Chris Petersen has been linked to every vacancy in college football since turning Boise State into a powerhouse, but Washington was finally able to lure him away from the blue turf Monday.
The hiring of Petersen to replace USC-bound Steve Sarkisian makes sense on many levels. Petersen will have the financial resources to keep his assistant coaches, after losing many of his top hands in recent years to the likes of Washington and Texas. Petersen won't have the overwhelming media or booster obligations that would come with coaching in Los Angeles or Austin, Texas. Petersen inherits a gifted roster that will become even stronger if running back Bishop Sankey or tight end Austin Seferian-Jenkins decide to delay entry to the NFL.
Petersen has long been an outstanding force in identifying and developing talent, helping turn Denver Broncos left tackle Ryan Clady, Tampa Bay Buccaneers running back Doug Martin, and Chicago Bears defensive end Shea McClellin into first-round draft picks. Petersen will have to bring that track record to a loaded Pac-12.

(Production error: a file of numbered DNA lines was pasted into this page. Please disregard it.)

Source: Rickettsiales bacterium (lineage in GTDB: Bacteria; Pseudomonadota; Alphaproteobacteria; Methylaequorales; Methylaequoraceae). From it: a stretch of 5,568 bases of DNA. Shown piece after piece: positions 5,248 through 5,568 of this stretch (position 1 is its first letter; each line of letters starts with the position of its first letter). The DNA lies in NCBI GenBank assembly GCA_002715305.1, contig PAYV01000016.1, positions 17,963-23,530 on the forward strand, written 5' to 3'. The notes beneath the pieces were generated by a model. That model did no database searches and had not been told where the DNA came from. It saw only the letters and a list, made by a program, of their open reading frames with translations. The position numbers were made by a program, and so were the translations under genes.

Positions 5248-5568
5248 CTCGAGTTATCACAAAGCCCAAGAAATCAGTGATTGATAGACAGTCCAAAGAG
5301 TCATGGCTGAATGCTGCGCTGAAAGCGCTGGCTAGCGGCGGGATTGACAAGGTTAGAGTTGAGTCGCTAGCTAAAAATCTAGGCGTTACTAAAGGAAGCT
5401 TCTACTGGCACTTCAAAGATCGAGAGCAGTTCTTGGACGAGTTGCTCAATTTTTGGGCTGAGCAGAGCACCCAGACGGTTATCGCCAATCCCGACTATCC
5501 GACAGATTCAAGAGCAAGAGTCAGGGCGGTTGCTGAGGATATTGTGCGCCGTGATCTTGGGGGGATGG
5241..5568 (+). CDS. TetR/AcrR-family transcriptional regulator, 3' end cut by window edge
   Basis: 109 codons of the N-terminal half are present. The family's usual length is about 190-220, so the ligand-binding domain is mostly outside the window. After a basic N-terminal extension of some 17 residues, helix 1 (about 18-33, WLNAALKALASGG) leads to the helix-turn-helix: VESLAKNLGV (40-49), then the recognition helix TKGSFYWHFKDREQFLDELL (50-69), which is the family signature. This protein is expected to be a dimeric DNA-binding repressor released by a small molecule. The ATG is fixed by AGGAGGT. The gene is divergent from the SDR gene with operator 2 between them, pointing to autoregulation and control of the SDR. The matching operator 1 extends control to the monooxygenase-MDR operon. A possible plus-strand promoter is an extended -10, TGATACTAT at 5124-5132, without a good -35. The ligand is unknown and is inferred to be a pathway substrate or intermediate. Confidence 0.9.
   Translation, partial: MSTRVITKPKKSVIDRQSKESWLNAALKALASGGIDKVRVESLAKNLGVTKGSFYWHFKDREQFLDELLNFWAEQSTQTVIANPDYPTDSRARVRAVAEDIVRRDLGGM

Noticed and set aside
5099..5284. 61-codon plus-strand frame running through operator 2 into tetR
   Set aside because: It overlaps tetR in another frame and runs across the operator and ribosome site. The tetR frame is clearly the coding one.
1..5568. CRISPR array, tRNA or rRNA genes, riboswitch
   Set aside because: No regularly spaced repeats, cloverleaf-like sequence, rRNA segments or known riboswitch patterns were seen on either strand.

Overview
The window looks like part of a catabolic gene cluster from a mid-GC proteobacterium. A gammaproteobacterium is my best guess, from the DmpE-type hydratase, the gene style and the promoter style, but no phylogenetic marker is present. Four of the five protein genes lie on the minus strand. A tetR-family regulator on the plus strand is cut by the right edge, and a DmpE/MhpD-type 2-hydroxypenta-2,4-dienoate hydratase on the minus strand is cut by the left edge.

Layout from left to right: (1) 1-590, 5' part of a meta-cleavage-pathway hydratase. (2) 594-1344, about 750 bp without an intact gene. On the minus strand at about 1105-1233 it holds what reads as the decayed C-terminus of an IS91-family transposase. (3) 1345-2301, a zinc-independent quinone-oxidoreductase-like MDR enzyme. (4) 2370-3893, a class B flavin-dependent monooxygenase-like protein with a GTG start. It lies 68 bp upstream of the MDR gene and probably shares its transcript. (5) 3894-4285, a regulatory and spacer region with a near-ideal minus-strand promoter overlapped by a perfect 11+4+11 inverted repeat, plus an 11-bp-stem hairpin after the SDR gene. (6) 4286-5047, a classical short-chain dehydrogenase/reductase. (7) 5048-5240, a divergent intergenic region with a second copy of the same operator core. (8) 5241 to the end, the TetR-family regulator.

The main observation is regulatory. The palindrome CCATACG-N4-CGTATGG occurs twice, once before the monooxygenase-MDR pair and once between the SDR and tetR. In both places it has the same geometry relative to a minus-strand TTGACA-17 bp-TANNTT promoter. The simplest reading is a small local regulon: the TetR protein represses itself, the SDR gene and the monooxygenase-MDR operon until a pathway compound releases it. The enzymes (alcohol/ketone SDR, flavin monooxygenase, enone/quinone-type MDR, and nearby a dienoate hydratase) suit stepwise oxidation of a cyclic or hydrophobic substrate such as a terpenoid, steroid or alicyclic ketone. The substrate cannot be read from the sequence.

The hiring of Petersen confirms the Pac-12's emerging status as the most competitive conference in the game. Petersen, 92-12 in eight seasons at Boise State, joins a Pac-12 North where every coach has reached a BCS bowl or won at least 10 games in a season.
With a nine-game conference schedule, there simply aren't enough wins to go around. Someone is going to have to fail, but given his outstanding track record, it is unlikely to be Petersen.